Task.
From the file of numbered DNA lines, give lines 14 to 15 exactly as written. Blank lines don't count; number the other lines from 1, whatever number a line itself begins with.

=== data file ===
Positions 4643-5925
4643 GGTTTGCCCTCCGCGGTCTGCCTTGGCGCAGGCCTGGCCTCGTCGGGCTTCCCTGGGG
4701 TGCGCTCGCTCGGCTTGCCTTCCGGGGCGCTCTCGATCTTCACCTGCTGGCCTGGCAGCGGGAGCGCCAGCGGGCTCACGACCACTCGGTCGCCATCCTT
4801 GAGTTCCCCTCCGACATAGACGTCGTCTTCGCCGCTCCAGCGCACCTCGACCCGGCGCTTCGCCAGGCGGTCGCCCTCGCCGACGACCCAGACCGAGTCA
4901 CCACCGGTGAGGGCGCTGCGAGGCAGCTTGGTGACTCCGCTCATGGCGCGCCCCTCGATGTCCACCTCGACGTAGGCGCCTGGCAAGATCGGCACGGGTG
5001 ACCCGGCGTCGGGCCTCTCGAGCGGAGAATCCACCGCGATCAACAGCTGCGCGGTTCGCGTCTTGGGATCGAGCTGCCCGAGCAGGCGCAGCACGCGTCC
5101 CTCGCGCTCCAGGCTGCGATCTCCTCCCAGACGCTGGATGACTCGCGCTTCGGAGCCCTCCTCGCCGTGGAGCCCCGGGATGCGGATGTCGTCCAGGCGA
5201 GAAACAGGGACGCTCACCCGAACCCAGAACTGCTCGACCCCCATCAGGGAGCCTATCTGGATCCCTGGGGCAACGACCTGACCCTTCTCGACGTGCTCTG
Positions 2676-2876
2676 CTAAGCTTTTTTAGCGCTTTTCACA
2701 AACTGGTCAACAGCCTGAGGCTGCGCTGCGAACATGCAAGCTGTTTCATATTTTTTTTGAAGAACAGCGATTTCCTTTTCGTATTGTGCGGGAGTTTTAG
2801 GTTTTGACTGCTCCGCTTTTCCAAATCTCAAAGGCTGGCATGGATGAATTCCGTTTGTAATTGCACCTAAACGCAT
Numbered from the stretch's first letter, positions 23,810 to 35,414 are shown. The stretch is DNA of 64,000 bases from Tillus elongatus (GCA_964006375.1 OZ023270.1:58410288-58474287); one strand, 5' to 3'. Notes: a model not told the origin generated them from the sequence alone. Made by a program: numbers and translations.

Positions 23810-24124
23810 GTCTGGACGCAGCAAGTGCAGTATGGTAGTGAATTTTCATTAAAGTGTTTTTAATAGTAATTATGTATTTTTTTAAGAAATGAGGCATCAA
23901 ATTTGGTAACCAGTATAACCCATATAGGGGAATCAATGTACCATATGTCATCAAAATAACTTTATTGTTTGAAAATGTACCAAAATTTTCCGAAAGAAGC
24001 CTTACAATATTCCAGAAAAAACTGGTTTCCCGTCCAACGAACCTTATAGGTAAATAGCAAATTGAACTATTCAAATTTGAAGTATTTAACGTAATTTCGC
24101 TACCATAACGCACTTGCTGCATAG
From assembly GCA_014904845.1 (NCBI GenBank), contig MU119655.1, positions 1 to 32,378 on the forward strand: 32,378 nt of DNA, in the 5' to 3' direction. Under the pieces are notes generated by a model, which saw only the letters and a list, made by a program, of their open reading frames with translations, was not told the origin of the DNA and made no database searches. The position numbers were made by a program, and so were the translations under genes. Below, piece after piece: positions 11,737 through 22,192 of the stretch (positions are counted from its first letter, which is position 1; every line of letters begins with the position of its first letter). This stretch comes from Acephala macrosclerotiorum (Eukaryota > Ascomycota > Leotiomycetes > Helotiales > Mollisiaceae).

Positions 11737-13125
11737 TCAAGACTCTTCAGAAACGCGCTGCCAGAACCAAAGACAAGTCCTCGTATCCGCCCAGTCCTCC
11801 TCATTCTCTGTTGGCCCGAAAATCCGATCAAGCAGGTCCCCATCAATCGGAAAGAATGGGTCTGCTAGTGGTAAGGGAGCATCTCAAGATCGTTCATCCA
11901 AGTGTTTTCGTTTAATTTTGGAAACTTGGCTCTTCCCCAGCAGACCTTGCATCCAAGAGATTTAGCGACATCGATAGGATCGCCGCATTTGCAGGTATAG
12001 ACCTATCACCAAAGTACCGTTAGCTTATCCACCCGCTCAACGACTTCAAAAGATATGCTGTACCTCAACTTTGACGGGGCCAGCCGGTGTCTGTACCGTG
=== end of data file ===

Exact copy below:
Positions 23810-24124
23810 GTCTGGACGCAGCAAGTGCAGTATGGTAGTGAATTTTCATTAAAGTGTTTTTAATAGTAATTATGTATTTTTTTAAGAAATGAGGCATCAA